Seattle’s big business tax is bringing in more revenue than expected. Now the city is using the surplus to help close major gaps in its budget.
The city council on Tuesday approved a plan to use the extra money to plug shortfalls in its General Fund for the next two years.
The JumpStart tax, originally passed in 2020, targets payrolls at the city’s largest companies and was designed to pay for affordable housing and homeless services, equitable economic development projects, and Green New Deal investments to help the city meet its environmental goals.
Those projects will continue to be fully funded by JumpStart, which brought in $248.1 million in its first year — $48.1 million more than projected.
The legislation passed Tuesday allows for up to $29.4 million from JumpStart revenue to be reallocated to the General Fund in 2022, up to $71.1 million in 2023, and up to $84 million in 2024, if necessary. The JumpStart funds aren’t earmarked for particular programs but the General Fund pays for a variety of city services.
“In good faith and partnership with us as a community, the budget keeps the full promise of Jumpstart Seattle for affordable housing, while supporting existing programs,” Patience Malaba, executive director of the Housing Development Consortium, said in a statement. “The social and economic benefits of this decision will be felt by families and entire communities in the city.”
Seattle already faced operating deficits of $141 million for 2023 and $152 million for 2024 before the budget planning process began this fall. On top of that, the city released estimates in November that predict a net decreases of $64 million in the Real Estate Excise Tax, $9.4 million from the General Fund, and $4.5 million from the soda tax over the next two years.
When those numbers came out, the mayor and City Council began looking at the surplus revenue from JumpStart to cover some of the gaps. Mayor Bruce Harrell, speaking at the GeekWire Summit last month, expressed concern about tax revenue loss due to remote work.
“The Council embraced our proposed budget’s needed investments in improving public safety, urgent action on the housing and homelessness crises, and recommitment to the essential services that residents demand,” Harrell said in a statement Tuesday.
During Tuesday’s meeting, City Council Budget Chair Teresa Mosqueda stressed the temporary nature of the reallocated funds.
“It was important for us to put a very restrictive use of the funds only for this biennium,” she said, noting that she fought legislation that would’ve allowed JumpStart to go to General Fund needs in perpetuity.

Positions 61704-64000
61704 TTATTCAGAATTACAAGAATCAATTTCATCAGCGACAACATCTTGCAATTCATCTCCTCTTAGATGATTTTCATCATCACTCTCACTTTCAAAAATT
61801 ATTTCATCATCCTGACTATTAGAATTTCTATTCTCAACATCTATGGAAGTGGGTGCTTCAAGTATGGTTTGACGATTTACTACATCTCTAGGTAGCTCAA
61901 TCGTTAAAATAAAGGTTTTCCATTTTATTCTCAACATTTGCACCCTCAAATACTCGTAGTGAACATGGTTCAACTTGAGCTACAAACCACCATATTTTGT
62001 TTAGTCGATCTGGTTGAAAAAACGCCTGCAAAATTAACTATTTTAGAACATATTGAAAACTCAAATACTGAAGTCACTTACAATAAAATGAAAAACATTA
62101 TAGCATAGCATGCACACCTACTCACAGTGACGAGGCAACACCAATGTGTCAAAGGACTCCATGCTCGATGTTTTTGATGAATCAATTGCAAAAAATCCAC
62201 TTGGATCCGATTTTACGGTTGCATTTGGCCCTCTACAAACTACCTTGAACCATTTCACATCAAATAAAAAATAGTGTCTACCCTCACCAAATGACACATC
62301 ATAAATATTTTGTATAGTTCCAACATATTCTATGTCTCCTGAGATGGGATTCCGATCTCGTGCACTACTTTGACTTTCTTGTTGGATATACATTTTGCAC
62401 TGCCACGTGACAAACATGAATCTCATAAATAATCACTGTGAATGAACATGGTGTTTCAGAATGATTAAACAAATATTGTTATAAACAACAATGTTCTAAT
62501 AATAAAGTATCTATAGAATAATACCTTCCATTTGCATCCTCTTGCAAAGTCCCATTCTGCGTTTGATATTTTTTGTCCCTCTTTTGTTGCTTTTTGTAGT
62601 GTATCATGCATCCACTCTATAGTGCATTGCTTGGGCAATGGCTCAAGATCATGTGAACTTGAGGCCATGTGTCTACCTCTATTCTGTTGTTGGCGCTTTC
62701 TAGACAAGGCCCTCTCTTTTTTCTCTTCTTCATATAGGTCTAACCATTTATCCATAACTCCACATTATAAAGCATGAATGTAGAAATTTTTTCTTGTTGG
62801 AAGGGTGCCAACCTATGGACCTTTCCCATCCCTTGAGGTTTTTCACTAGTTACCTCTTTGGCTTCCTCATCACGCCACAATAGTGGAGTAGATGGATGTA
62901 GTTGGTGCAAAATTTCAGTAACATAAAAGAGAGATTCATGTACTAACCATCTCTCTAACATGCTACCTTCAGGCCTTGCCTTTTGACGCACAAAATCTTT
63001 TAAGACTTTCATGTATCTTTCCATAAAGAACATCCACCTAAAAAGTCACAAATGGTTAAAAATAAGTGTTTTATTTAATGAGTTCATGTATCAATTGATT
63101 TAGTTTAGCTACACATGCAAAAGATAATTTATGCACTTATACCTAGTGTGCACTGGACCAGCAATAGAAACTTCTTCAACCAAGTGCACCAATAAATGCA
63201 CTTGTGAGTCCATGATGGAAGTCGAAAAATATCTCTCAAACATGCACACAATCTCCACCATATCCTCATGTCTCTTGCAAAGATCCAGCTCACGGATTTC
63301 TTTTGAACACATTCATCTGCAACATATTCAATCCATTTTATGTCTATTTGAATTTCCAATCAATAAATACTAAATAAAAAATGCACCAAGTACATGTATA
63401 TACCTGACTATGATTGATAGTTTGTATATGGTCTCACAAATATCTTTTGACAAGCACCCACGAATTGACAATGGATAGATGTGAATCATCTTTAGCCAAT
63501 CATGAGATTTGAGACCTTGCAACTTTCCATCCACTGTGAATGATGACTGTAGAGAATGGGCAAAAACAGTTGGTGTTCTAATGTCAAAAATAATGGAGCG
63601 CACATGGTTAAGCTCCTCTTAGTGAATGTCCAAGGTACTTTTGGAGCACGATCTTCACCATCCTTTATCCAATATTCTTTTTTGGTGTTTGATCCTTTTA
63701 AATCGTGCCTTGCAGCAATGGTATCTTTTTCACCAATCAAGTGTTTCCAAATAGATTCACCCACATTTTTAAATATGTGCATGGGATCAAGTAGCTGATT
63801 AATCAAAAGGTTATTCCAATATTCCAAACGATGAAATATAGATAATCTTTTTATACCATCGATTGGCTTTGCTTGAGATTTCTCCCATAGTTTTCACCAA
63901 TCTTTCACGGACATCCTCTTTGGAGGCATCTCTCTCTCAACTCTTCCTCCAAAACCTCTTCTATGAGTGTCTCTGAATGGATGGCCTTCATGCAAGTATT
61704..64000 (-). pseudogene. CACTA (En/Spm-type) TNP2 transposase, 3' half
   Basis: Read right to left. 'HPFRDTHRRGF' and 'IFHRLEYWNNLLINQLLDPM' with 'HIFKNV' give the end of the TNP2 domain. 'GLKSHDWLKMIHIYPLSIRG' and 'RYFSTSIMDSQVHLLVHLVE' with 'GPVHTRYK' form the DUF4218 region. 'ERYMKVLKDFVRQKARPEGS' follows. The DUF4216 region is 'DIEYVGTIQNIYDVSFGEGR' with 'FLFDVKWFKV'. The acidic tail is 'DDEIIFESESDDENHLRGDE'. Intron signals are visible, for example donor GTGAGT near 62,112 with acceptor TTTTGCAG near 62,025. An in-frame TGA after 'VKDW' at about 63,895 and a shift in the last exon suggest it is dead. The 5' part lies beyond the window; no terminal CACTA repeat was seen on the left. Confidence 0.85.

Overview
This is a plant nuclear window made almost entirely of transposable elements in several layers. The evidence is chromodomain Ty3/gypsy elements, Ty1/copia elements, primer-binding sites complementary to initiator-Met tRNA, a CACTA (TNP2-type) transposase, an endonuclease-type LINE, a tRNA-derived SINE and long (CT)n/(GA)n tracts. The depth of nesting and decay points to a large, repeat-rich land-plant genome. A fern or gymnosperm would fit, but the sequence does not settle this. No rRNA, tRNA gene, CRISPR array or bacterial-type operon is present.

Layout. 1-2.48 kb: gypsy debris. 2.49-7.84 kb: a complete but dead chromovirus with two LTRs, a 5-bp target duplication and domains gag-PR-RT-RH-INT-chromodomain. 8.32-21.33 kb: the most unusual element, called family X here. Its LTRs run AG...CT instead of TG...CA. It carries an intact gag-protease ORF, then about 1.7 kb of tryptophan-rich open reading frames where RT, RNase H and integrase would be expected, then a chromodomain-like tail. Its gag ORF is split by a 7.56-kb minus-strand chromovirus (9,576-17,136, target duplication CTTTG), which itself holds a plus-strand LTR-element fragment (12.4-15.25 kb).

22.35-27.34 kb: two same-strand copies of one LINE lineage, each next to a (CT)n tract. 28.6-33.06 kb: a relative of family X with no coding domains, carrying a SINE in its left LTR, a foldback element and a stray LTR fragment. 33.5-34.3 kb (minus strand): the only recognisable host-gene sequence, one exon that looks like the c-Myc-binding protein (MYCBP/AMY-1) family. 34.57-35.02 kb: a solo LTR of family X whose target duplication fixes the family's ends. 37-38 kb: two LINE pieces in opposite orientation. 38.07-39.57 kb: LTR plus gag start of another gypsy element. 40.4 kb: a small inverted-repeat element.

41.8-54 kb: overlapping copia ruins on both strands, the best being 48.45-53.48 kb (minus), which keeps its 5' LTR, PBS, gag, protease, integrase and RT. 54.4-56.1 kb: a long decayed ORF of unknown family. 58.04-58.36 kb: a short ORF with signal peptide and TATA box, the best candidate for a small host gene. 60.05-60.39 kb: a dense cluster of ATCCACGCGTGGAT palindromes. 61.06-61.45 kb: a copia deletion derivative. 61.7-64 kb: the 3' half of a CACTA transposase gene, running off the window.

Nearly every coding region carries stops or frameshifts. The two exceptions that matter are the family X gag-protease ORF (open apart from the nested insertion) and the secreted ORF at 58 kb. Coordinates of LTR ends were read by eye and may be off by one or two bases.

But Councilmember Kshama Sawant said the city was forming a bad habit of using the payroll tax for projects beyond its original scope, a rare point of agreement between the outspoken socialist and Seattle business community.
“Councilmembers have asserted that it is OK to use the ‘Amazon tax’ to prevent further budget cuts instead of using it for housing and the Green New Deal, as originally intended,” she said.
Impact of industry layoffs
The tax applies to salaries over $150,000 annually at companies with yearly payroll expenses of $7 million or higher, which includes industry giants such as Amazon.
The main goal of the tax has always been to address Seattle’s housing and homelessness crisis, though the revenue also helped the city recover from economic distress during the pandemic.
The city expects the payroll tax to raise $290 million in 2023 and $311 million in 2024.
What remains to be seen is whether the tax can meet the revenue projections amid widespread layoffs taking place throughout the tech sector.
Thousands of tech workers have been laid off in the Seattle area this year, according to GeekWire’s layoffs tracker, not including the major cuts Amazon announced earlier this month. The company plans to slash around 10,000 jobs. Amazon, which employs more than 55,000 corporate workers in the Seattle area, did not say whether all of the layoffs will be Seattle-based positions but several of the teams that are being reduced are based in the city.
City officials don’t appear to be bracing for a reduction in JumpStart revenues tied to recent layoffs, though council staff did say during a Nov. 14 meeting that they expect the drop in employment will lead to a decrease of about $9.4 million from the General Fund.
Employment in Washington state’s information industry dropped by 5,900 or more than 3% in mid-October, compared with the prior month, according to data from the state Employment Security Department. ESD told GeekWire it was the biggest overall monthly decline in the history of the state’s information sector.
The layoffs represent just a tiny fraction of the explosive growth Seattle’s tech industry has seen in recent years, but it remains to be seen how much more the sector will contract.
The tax faced opposition from the Seattle Metropolitan Chamber of Commerce and Downtown Seattle Association. Others in the tech community warned it could impact job growth in Seattle.
The Downtown Seattle Association released a report earlier this month on the city’s spending over the past decade. The study by ECONorthwest found Seattle’s tax revenues have grown faster than employment and population since 2013.
“We believe it is critical that the Council adopt a sustainable budget that prioritizes further economic recovery as well as investments in public safety and homelessness,” DSA CEO Jon Scholes said in a letter to the City Council.
“We believe this is possible by using existing City revenues,” he added.
Mosqueda, for her part, disagrees. She said the projected budget shortfall “underscores the need for additional progressive revenue, something that I will continue to support.”